I’m : a programmer, writer, podcaster, geek, and coffee enthusiast.

Rose-colored glasses

Since HP’s announcement yesterday that they’re discontinuing webOS device development (and probably webOS itself, as we know it, but they won’t admit that yet), I’ve read a lot of smart writers eulogizing webOS and mourning its premature death.

HP claims that inferior hardware was the problem, and apparently webOS could run much faster on the iPad hardware. The implication, of course, is that webOS could be awesome and more competitive with iOS in a few more hardware generations, or if HP could license it to someone who could build better hardware. (It’s certainly worth asking why HP couldn’t make adequate hardware themselves.)

The hardware, not the software, was supposedly holding webOS back from being successful.

But looking back at the TouchPad’s reviews, they were almost universally in agreement that the software was just as mediocre as the hardware.


But for every detail that Palm gets right—the re-sizable keyboard that’s pretty nice to type on—it blows something else, like not having a double-tap spacebar shortcut for periods, or the lengthy, complicated mounting process to get your music on there. …

There are critical apps in beta form, like Kindle and some surprises, like Facebook. … It’s funny that the TouchPad is the third tablet platform to run Flash, and it’s also the third tablet on which Flash runs like garbage.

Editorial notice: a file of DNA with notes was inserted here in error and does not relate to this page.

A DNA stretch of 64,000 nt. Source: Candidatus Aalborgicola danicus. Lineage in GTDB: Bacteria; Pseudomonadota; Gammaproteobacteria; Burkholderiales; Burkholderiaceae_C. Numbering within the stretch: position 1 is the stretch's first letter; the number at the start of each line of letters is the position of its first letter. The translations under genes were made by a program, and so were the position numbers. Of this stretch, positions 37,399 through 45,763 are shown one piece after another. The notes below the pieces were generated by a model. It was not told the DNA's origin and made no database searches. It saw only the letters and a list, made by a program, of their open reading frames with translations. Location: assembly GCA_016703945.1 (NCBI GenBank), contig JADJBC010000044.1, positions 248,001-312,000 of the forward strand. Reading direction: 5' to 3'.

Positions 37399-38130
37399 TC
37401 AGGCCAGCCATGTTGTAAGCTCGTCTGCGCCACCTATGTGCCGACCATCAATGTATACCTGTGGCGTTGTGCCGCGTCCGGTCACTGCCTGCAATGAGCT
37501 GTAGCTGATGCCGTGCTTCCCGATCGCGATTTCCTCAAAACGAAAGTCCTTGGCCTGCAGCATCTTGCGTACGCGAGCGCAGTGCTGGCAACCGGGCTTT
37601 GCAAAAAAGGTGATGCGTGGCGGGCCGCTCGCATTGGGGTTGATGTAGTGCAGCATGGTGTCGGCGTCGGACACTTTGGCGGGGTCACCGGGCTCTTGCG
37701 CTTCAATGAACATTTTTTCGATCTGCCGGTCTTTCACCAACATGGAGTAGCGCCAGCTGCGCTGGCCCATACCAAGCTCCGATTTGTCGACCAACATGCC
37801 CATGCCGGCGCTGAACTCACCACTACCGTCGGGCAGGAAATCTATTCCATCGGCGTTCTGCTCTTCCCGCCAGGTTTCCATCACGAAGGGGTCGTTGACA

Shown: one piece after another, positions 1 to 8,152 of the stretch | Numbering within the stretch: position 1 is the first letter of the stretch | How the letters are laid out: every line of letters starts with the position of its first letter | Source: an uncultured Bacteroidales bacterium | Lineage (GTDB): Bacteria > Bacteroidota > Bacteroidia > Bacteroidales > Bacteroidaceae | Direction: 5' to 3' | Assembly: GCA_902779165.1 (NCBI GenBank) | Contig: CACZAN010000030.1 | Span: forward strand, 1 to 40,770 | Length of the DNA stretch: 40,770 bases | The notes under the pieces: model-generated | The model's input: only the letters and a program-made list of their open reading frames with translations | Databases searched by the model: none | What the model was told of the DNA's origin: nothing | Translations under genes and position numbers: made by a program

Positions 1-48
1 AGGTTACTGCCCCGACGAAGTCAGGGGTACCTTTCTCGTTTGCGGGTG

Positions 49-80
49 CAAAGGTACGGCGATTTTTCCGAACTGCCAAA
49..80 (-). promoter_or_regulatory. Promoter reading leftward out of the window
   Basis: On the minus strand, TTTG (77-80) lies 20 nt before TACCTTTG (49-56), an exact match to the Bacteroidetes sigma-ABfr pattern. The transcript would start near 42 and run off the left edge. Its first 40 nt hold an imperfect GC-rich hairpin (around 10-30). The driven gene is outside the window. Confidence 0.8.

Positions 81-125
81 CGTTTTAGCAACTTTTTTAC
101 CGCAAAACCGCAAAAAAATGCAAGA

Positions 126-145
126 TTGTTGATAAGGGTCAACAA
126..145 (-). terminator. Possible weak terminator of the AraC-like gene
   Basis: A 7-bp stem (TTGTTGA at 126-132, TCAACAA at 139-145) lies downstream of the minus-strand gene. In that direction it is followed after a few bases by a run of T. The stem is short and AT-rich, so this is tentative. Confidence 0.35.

The Messages app was a consistent bag of hurt, refusing to sign on at all sometimes, or to deliver AIM messages, even though I kept receiving them. Email contents wouldn’t show up, often up to 10 seconds after I opened a message. The HP app to get music onto your TouchPad is loathesome—pure HP, and sweet Christ I hope it’s not a sign of things to come for Palm. (Speaking of: Where’s the cloud music?) And there are so many more little problems throughout (ugh, Skype).

Josh Topolsky:

Presses to buttons on the screen would go unanswered, applications would suddenly pause, lists I was scrolling moved intermittently and erratically (or would just disappear altogether). Sometimes the device felt smooth and light, while at other moments it locked up or sputtered to a point of complete aggravation. More than once I had the entire system freeze and then reboot while I was in the midst of navigating (or trying to navigate) my way out of some weird UI fender bender. All across the OS I found myself discovering dark corners of unfinished or untested chunks of the UI, like when I would use the upward swipe gesture to bring up the launcher, and accidentally open an app instead.

And it wasn’t just about speed or smoothness. The new virtual keyboard provided here — while very capable at times — would often not respond or respond slowly to key presses, making for messy emails and messages. …

Skype, while integrated into the core of the OS for calls (more on this below), was generally buggy, frozen, unable to connect, or just downright awkward to use. Rotation on the device was a pain too, as it would often change direction unexpectedly, or alternately fail to respond to orientation shifts when it was asked.

Walt Mossberg:

[On] various occasions, the email app failed to display the contents of messages, the photos app failed to display pictures, and the game “Angry Birds” crashed repeatedly. All of these problems required a reboot of the device to resolve. In addition, I found the TouchPad grew sluggish the more I used it. Again, a reboot was needed to restore normal speed. …

The Web browser generally worked well, but Flash was uneven. Most Flash videos played fine, but some froze or stuttered badly, even on a fast Internet connection. A site written entirely in Flash wouldn’t even load.